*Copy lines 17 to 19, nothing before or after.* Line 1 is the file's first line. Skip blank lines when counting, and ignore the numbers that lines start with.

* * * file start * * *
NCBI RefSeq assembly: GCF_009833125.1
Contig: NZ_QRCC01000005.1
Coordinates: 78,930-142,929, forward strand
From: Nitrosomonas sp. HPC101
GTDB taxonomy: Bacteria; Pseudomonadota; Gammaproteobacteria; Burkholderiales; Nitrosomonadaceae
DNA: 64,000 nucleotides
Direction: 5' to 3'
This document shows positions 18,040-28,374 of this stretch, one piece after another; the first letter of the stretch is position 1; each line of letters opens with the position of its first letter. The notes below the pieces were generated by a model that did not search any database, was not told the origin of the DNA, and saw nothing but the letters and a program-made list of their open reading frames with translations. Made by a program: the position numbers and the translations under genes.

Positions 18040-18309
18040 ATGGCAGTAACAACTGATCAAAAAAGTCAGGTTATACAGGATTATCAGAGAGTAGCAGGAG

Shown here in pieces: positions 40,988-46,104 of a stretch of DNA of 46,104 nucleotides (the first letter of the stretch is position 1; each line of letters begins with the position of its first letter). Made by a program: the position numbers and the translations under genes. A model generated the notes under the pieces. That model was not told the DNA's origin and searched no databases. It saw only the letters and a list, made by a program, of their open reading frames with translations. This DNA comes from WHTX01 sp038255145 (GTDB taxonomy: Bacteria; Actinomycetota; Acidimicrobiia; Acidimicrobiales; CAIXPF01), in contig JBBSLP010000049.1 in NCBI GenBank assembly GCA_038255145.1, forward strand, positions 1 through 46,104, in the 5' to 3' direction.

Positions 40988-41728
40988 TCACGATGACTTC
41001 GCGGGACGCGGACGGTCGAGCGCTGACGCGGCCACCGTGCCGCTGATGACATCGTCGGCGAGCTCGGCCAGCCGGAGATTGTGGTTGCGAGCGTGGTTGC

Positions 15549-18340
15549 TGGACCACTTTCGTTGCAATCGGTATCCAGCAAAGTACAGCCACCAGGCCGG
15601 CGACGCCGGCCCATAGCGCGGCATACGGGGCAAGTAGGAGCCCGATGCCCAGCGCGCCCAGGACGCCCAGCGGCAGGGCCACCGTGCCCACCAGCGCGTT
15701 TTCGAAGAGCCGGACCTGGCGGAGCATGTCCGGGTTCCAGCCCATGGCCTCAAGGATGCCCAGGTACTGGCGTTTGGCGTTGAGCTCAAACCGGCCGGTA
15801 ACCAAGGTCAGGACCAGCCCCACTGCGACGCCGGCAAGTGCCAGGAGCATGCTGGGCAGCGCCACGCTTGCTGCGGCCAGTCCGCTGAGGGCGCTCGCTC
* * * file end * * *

15601 CGACGCCGGCCCATAGCGCGGCATACGGGGCAAGTAGGAGCCCGATGCCCAGCGCGCCCAGGACGCCCAGCGGCAGGGCCACCGTGCCCACCAGCGCGTT
15701 TTCGAAGAGCCGGACCTGGCGGAGCATGTCCGGGTTCCAGCCCATGGCCTCAAGGATGCCCAGGTACTGGCGTTTGGCGTTGAGCTCAAACCGGCCGGTA
15801 ACCAAGGTCAGGACCAGCCCCACTGCGACGCCGGCAAGTGCCAGGAGCATGCTGGGCAGCGCCACGCTTGCTGCGGCCAGTCCGCTGAGGGCGCTCGCTC